SIU pushes for forfeiture of R11m in senior Eskom manager's account

Ernest Mabuza Journalist
The Special Investigating Unit has applied to have R11m in a bank account belonging to a senior Eskom manager forfeited to the state. Stock photo.
The Special Investigating Unit has applied to have R11m in a bank account belonging to a senior Eskom manager forfeited to the state. Stock photo.

The Special Investigating Unit (SIU) on Thursday pushed for the final forfeiture of the R11m found in a bank account belonging to a company of which suspended senior Eskom official Petrus Mazibuko is the sole signatory.

In May this year, the SIU obtained an interim order freezing the amount in the account belonging to Thephunokhetja Projects.

The sources of the funds deposited were Commodity Logistix Managers Africa and Thembathlo, two companies that provided services to Eskom.

On Thursday, the SIU sought the final forfeiture order.

The case made out by the SIU is that Commodity Logistix Managers entered into a joint venture with Thephunokhetja. After payments were made by Commodity to Thephunokhetja, a bid to Eskom was submitted by Commodity. Then at some point Commodity became a supplier to Eskom.

The SIU's case is that the full extent of the relationship between Commodity and Thephunokhetja – direct or indirect – should have been disclosed to Eskom.

Anthea Platt SC, for the SIU, told the Special Tribunal that investigations found that Mazibuko, Eskom's suspended coal operations senior manager, opened the bank account and signed for it in his capacity as the director of Thephunokhetja.

Platt said Mazibuko failed to disclose this to his employer, Eskom.

Platt said Mazibuko justified his non-disclosure of being a director of the company by saying he was not being paid a salary from that company.

“He has agreed with us that he has not disclosed. Therefore on a balance of probabilities, you have to find he did not disclose,” Platt said.

Platt said Commodity has admitted it is an Eskom supplier and that it concluded a joint venture agreement with a company belonging to Mazibuko's brother, Shadrack Mazibuko – Thepunoketja – before receiving an Eskom contract.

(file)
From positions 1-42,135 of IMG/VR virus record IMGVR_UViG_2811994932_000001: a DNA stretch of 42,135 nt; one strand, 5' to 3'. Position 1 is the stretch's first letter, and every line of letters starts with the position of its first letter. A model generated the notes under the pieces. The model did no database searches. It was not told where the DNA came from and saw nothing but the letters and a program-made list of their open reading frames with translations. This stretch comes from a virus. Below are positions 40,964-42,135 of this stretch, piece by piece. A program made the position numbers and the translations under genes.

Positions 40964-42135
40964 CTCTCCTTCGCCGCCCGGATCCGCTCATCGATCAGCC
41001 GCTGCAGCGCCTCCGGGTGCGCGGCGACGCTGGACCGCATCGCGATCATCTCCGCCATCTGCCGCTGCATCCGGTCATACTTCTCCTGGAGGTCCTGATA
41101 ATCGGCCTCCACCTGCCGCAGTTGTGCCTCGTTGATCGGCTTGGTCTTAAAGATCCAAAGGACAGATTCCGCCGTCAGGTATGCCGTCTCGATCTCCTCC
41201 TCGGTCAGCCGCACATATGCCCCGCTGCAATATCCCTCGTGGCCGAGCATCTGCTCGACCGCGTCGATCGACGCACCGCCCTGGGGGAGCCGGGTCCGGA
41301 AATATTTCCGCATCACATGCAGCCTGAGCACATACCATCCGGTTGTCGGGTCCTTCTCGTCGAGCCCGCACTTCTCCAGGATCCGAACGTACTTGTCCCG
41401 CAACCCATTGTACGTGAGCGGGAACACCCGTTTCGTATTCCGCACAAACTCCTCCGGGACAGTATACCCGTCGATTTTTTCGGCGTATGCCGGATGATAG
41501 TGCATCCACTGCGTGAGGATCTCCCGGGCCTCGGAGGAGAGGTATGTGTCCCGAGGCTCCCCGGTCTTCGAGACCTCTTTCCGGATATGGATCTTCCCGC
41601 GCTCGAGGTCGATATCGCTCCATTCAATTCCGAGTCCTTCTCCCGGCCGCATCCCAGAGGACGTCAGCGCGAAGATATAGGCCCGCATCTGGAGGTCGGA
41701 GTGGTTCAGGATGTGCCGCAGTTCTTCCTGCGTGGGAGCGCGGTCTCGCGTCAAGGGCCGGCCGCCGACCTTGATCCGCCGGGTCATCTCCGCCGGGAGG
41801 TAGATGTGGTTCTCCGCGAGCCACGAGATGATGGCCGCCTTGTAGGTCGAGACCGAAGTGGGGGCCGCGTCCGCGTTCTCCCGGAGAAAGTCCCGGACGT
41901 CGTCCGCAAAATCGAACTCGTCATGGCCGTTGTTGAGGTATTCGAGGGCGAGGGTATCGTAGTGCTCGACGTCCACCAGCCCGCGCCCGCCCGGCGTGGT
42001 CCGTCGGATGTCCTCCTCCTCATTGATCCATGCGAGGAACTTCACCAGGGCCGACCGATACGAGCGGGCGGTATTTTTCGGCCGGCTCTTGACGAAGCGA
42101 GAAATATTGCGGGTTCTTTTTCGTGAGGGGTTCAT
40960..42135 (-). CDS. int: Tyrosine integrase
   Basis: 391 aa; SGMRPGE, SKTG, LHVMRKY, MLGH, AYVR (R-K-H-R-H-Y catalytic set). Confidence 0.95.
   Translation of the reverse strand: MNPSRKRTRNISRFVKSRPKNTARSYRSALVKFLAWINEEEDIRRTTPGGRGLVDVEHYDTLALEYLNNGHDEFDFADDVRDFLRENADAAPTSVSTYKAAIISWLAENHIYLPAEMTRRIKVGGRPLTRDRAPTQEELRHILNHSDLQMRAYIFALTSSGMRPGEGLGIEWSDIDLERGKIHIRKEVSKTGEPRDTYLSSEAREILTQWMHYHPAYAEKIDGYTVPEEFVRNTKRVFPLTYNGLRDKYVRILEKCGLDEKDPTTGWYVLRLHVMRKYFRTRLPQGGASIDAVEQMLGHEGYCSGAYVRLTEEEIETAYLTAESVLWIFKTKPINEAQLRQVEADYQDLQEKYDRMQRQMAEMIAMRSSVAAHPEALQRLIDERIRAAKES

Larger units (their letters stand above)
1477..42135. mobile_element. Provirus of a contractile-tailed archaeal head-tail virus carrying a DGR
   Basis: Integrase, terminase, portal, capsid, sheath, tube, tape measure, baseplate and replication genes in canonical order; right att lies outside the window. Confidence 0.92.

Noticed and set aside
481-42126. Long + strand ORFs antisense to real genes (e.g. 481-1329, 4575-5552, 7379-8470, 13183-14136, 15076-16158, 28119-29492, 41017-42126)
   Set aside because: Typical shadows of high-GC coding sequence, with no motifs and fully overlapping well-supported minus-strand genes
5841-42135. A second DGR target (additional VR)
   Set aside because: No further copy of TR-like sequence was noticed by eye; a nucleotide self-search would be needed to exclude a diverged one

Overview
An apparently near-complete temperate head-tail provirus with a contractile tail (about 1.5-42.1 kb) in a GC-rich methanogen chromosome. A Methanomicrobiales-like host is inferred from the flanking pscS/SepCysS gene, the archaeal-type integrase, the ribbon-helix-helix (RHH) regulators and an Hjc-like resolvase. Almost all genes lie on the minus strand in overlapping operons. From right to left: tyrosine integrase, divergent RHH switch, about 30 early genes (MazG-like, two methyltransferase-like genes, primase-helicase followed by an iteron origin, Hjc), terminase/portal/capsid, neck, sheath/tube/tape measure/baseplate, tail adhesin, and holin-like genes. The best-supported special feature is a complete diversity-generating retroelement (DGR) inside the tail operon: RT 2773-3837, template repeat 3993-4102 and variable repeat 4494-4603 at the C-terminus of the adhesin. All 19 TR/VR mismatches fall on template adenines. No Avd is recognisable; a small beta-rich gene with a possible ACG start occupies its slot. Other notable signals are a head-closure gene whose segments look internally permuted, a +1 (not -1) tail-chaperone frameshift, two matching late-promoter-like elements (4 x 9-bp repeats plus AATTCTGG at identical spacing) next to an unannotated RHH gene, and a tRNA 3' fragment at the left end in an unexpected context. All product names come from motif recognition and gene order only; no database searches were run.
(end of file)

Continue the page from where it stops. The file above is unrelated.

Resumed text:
Platt said Commodity had a duty to disclose this relationship and it had not done so.

“In the supplier contract they [Commodity] are enjoined to provide a declaration that they are associated with an employee directly, or somebody related or associated with the employee,” Platt said.

Platt said Commodity and Thembathlo – the two companies which paid millions into a bank account which the SIU has asked to be forfeited – cannot account why these payments were being made and did not provide the tribunal with the defences as to why Petrus Mazibuko is the sole signatory of the account.

However, Moss Mphaga SC, for Mazibuko, said his client was not aware that monies were flowing into the account from the two companies.

“He was not aware about the fact that [two companies] were doing business with Eskom,” Mphaga said.

The SIU's case before the tribunal was weak due to insufficient evidence and he asked for the application for final forfeiture to be dismissed, Mphaga said.

He said Mazibuko did not influence any contract award at Eskom and disputed knowing that Commodity was doing business with Eskom.

Ally Ramawele SC, for Commodity and its two directors Mbulelo Khoza and Phillip Bongani Sibanyoni, said the factual basis on which relief is sought by the SIU was confusing.

Ramawele said on the one hand, the SIU alleges Commodity failed to disclose. On the other hand was an allegation that Petrus Mazibuko helped Commodity to obtain the tender as the company could not otherwise have entered the mining sector because it lacked experience.

“There is no positive allegation against [Commodity]. It is speculation.”

Ramawele said there was no basis of unlawful activities on his clients' part as alleged by the SIU.

Judge Thina Siwendu reserved judgment.


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